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      06-20-2012, 07:11 PM   #1
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Post 2013 F10 M5 vs Cadillac CTS-V by Road and Track (with Video)

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Forced-induction fisticuffs, with combatants from America and Germany.

http://www.roadandtrack.com/tests/co...cadillac-cts-v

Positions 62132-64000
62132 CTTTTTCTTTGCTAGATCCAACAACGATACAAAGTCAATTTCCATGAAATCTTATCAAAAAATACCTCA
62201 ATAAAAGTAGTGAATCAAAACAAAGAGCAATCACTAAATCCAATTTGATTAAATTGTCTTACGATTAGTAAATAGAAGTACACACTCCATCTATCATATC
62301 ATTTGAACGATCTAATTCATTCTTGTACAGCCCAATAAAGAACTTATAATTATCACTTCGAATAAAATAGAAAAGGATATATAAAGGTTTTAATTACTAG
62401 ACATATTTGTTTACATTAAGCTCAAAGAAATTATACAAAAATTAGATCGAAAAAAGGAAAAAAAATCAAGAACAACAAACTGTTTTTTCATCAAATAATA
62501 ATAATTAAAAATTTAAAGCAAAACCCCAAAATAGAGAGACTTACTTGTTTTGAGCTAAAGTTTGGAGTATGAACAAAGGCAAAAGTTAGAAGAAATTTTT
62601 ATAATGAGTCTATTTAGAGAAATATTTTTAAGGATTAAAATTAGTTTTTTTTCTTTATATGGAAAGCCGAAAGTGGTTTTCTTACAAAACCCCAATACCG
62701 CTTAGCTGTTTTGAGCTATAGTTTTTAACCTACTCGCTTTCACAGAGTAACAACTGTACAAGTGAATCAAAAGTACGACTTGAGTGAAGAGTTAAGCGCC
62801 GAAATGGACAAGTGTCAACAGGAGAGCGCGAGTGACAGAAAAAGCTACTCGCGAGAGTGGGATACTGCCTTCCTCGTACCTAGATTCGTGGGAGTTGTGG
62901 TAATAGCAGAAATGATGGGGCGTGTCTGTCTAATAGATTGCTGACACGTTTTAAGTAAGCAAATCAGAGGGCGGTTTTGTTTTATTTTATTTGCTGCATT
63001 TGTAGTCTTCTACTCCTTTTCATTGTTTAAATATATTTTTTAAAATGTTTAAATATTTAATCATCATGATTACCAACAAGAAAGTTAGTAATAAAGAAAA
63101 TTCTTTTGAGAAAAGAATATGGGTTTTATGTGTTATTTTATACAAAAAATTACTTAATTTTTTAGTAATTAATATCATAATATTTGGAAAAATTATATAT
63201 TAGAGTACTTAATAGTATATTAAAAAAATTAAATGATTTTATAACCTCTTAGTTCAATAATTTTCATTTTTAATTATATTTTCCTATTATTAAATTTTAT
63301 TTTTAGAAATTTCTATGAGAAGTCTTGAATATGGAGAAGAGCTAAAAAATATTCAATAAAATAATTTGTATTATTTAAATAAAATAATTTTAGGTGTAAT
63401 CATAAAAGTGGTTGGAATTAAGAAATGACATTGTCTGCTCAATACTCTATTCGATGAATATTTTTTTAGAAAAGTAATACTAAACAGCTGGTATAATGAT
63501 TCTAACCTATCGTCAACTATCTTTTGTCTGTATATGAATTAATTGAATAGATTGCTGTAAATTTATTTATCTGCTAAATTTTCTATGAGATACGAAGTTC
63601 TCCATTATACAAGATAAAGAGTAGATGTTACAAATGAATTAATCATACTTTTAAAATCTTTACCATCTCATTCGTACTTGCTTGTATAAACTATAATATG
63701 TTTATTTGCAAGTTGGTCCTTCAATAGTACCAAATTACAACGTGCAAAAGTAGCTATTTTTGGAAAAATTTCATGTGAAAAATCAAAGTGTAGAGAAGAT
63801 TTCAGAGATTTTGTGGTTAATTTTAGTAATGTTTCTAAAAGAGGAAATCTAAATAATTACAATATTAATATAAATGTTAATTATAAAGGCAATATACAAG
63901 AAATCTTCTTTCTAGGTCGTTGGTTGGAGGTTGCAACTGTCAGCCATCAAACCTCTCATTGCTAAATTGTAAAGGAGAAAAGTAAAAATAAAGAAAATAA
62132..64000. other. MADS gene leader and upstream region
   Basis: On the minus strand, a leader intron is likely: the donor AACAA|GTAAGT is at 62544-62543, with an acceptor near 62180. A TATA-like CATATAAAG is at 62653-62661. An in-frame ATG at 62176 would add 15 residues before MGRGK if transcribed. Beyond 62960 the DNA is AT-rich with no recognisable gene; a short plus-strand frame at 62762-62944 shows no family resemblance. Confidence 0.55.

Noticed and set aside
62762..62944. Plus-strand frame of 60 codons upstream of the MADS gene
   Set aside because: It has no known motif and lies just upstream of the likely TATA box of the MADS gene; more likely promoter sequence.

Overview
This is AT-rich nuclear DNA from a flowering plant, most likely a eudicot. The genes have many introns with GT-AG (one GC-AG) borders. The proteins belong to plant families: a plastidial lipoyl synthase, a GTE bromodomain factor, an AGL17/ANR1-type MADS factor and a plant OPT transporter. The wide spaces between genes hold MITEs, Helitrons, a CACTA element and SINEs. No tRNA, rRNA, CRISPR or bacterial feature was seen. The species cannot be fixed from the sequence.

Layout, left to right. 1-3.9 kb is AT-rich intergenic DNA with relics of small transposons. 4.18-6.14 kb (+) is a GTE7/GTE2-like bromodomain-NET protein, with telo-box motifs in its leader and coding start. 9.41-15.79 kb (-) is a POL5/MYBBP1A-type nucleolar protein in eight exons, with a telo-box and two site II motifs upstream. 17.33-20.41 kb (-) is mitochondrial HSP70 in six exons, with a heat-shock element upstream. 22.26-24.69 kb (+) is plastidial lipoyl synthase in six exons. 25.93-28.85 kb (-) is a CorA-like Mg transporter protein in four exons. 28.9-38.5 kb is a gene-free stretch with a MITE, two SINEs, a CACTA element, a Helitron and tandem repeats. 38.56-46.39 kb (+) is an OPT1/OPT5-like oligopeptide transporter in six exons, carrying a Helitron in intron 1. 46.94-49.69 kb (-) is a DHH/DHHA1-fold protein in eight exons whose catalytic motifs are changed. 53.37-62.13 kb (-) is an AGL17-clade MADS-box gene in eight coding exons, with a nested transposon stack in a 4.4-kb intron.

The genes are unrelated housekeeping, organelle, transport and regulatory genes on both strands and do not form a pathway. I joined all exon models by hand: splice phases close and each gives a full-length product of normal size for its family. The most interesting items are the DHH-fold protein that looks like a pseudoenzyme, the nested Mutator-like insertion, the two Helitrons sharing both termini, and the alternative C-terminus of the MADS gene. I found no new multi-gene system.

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It’s tough to be the king. Sit upon a throne long enough and someone’s bound to come along and try to knock you off—as was the case in the summer of 2008 when Cadillac released its all-new CTS-V to challenge the nearly 4-year-old sports sedan king, the BMW M5 (2009 Cadillac CTS-V vs. 2008 BMW M5 SMG). It was a historic moment that has helped to redefine Cadillac’s image. GM’s luxury division made no bones about it in 2008, as it specifically developed the CTS-V to knock the 2005–2010 E60 M5 off its pedestal. BMW graciously rose to the challenge and fought it out with the upstart on the racetrack, the BMW driven by Bill Auberlen and the CTS-V by John Heinricy. Not surprisingly, the CTS-V narrowly edged out the M5. If it hadn’t, we suspect someone in Cadillac’s engineering department would have been fired. Fast forward and BMW is now ready for some payback with its new F10 M5.